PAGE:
The state grant program exists because of the recognition that states do have an essential role in the protection of our nation's environment but that they …

April 10, 2017 by Matt Shudtz

Thank goodness for state-level policymakers who are resisting the Trump administration's extreme policies. Attorneys general from around the nation are making headlines by fighting Trump's discriminatory immigration ban. Governors from both major political parties stood up to the attempt to strip away health care from millions of hard-working Americans and their children. And mayors and law enforcement officials are lifting up undocumented residents and recognizing their many contributions to our society, rather than assisting in the indiscriminate roundups Trump has demanded.

These headline-grabbing acts of resistance are helping to preserve core values of our society from an administration that seems to have no recognizable guiding principles. Meanwhile, quietly and in great number across the country, state and local policymakers are taking other steps to Trump-proof the institutions that form the backbone of our civil society.

Shining a light on some examples of these small acts …

April 7, 2017 by Michelle Zemil

It was Ronald Reagan who popularized attacks on regulations when he was on the campaign trail in 1980, and since then, the tactic has been an inescapable feature of our political landscape. The false claims about environmental regulations, job creation, and the economy have been repeated so frequently and for so long that many Americans don't even question them. Yet no matter how many times a fallacy like this is repeated, it remains untrue. 

President Trump and his administration have repeatedly promised to add momentum to the U.S. economy by throwing out environmental safeguards, especially those from the Obama era. At the signing of the March 28 executive order against federal action on climate change, Trump said that it will "start a new era of production and job creation." But is that claim based on facts and evidence? Is it even realistic? 

The Saturday before …

April 5, 2017 by Sidney Shapiro

This op-ed originally ran in the Raleigh News & Observer.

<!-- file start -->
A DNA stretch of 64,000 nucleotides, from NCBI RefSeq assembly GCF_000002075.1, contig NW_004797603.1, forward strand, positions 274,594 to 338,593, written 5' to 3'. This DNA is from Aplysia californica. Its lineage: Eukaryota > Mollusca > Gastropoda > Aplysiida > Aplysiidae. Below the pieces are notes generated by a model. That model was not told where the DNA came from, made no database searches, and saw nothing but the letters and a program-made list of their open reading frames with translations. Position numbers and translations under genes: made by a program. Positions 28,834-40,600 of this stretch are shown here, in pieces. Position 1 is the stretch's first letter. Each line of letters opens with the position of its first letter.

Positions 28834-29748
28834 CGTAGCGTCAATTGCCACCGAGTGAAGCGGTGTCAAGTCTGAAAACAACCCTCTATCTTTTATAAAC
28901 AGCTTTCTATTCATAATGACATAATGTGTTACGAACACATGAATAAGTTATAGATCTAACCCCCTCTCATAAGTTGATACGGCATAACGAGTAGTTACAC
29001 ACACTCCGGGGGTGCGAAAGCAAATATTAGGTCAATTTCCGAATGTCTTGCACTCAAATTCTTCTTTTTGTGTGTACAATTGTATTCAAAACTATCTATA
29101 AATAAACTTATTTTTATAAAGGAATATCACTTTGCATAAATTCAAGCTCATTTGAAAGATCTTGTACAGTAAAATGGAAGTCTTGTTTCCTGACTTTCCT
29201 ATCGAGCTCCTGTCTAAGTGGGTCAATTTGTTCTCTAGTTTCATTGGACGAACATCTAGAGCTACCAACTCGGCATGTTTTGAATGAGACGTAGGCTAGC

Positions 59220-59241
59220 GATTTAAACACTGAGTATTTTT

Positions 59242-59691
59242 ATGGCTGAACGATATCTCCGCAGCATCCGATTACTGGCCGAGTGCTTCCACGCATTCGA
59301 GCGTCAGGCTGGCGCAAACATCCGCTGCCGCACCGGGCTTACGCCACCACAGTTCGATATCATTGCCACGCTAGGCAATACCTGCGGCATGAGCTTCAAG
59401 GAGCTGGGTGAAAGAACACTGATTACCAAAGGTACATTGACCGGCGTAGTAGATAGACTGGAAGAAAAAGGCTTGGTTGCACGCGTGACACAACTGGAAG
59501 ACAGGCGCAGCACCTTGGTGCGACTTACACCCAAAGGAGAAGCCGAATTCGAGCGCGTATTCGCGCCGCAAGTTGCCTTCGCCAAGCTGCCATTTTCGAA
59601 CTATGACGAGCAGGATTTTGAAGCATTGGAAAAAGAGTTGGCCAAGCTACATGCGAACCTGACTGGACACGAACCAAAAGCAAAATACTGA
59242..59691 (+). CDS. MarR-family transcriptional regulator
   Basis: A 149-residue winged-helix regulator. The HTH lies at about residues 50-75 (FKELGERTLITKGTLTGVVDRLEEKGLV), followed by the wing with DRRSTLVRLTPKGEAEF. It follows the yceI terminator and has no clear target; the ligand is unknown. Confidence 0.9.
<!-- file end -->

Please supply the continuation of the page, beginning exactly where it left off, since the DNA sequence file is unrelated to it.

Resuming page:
The civil justice system in North Carolina exists to protect people and their property from unreasonable actions by others. One of the longest standing causes of action in civil courts is for nuisance claims, which allow you to bring suit when your neighbor creates a condition on their property that interferes with your ability to use and enjoy your property, such as excessive noise, poorly stored garbage that might attract vermin or foul odors.

Yet, House Bill 467, which is being fast-tracked through the legislature, would prevent hundreds of rural landowners from recovering more than token damages even if a court were to decide that the corporations responsible for factory farming have committed just such a nuisance.

Nuisance suits are already limited to addressing conditions that are unreasonable for the area where they occur. They also protect …

More on CPR's Work & Scholars.
April 27, 2017

White Collar Crime and the Trump Administration

April 26, 2017

Workers' Memorial Day: Honoring Fallen Workers, Fighting for Safer Jobs

April 25, 2017

New CPR Project - CRA by the Numbers: The Congressional Review Act Assault on Our Safeguards

April 20, 2017

New Report: Trump's New 'Regulatory Czar' and the Continuing Assault on Our Safeguards

April 13, 2017

Baltimore's Experience May Yield Lessons for Senate as It Debates Integrated Planning Bill

April 12, 2017

The Key Ingredient in Trump's Anti-Reg Two-for-One Executive Order? Fuzzy Math

April 11, 2017

How Trump's Proposed Cuts to EPA Disempower States